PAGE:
U.S. Congressman Ted Poe delivered the following remarks on the House floor this morning in support of trading rice with Cuba:

Mr. Speaker, I rise this morning to highlight the importance of free trade and the merits of agricultural trade particularly rice trade with Cuba. An injunction against tourism is one thing but our sanctions against Castros regime, which have been in place since 1963, should not prevent our nation from selling our farm products to the people there. Mr. Speaker, the Cuban people will eat rice. If we wont sell it to them, they will get it elsewhere. Why are we economically punishing ourselves, our farmers in the name of punishing the Communists in Cuba?

The Cuban market remained closed until this body passed the Trade Sanctions Reform and Export Enhancement Act of 2000. With the reopening mandated by this Act, rice sales to Cuba have grown to $64 million per year. But now we hear that some want to slash back this momentous trade for political reasons.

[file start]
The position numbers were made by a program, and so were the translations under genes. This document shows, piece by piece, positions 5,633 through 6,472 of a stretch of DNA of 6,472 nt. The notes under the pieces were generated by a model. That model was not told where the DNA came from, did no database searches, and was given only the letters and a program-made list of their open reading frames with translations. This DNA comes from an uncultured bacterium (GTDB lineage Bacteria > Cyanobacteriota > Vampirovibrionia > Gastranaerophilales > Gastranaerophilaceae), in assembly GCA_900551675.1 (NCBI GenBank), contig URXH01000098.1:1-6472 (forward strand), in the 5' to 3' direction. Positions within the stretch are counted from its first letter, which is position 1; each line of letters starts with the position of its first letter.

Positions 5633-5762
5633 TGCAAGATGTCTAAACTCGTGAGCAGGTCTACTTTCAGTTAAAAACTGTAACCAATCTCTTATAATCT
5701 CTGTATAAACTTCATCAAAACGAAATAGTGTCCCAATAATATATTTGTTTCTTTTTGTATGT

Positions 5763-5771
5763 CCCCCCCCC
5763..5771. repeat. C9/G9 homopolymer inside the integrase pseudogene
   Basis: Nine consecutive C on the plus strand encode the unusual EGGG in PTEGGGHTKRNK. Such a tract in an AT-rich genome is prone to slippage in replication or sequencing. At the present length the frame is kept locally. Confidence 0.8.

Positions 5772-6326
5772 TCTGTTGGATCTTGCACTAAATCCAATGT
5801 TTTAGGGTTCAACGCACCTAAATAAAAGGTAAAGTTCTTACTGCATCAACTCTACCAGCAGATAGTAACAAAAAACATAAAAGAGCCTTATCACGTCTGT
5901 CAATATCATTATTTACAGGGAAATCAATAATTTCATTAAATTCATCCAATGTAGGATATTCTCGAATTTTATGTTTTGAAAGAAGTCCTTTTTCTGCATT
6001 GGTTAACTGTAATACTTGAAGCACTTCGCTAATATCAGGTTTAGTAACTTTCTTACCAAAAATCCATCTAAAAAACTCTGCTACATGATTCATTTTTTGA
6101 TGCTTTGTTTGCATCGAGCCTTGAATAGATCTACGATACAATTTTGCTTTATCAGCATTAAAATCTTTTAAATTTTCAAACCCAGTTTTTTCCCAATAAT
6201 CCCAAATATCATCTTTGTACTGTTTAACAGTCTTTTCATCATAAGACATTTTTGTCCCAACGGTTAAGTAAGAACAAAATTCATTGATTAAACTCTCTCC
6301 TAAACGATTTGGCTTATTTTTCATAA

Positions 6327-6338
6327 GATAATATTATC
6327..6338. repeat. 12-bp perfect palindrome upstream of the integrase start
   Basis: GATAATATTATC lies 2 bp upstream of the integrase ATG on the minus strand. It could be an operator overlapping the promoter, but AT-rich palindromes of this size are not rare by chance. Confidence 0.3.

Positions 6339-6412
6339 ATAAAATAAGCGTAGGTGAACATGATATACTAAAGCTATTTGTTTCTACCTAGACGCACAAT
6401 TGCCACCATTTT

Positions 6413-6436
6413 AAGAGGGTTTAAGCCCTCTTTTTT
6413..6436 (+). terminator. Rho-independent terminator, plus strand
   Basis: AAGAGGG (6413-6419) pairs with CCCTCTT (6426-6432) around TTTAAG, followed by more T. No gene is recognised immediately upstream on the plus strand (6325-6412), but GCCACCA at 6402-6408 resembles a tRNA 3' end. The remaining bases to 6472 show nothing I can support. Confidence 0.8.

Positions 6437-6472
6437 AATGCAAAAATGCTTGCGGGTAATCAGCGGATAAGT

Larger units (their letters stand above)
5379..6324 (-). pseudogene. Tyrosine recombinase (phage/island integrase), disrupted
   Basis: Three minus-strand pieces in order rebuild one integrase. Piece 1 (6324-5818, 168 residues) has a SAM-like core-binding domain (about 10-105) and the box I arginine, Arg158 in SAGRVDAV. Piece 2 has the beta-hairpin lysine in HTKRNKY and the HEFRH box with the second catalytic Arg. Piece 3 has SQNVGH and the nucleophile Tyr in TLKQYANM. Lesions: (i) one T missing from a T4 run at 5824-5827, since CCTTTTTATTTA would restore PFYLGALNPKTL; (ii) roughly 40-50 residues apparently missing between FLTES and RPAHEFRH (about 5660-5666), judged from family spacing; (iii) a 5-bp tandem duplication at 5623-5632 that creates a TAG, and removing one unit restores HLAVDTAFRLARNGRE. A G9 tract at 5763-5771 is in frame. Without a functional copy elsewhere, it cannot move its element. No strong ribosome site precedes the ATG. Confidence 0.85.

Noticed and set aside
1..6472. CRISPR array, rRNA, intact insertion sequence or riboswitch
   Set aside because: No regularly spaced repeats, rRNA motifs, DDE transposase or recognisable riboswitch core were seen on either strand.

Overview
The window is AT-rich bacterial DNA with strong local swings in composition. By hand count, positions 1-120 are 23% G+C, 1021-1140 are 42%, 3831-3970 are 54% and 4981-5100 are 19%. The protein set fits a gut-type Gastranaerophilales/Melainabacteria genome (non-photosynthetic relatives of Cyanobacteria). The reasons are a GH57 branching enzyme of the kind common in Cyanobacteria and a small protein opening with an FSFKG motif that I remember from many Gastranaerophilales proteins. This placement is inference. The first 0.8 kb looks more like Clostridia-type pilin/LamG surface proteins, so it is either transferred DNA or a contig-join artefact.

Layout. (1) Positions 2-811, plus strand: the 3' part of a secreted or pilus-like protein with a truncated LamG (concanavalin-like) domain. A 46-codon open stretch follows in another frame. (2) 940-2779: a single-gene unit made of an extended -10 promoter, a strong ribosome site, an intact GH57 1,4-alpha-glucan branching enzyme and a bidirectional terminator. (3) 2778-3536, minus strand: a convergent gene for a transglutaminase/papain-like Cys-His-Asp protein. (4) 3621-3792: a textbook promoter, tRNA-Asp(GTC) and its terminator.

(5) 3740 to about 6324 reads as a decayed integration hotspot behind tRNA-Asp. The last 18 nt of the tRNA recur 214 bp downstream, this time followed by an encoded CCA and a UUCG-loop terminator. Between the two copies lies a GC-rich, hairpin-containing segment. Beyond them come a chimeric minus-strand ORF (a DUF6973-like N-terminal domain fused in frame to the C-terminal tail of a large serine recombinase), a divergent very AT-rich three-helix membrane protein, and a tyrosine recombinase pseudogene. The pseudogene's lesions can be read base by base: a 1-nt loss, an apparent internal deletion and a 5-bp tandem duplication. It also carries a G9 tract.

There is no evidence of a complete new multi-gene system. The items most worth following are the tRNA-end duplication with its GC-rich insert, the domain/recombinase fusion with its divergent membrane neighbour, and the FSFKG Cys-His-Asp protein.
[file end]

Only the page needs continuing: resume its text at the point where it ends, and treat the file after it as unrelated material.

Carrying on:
The federal government [the Treasury Departments Office of Foreign Assets Control (OFAC)] announced it was redefining the definition of payment of cash in advance a ruling which could jeopardize future trade. This bureaucracy is getting in the way of the law. As Cubans begin looking to Vietnam, Thailand, and other sources for rice, I encourage my colleagues to co-sign H.R. 1339 to further explain in simple terms to government bureaucrats that U.S. farmers should be allowed to trade with Cuba on a cash-for-crop basis.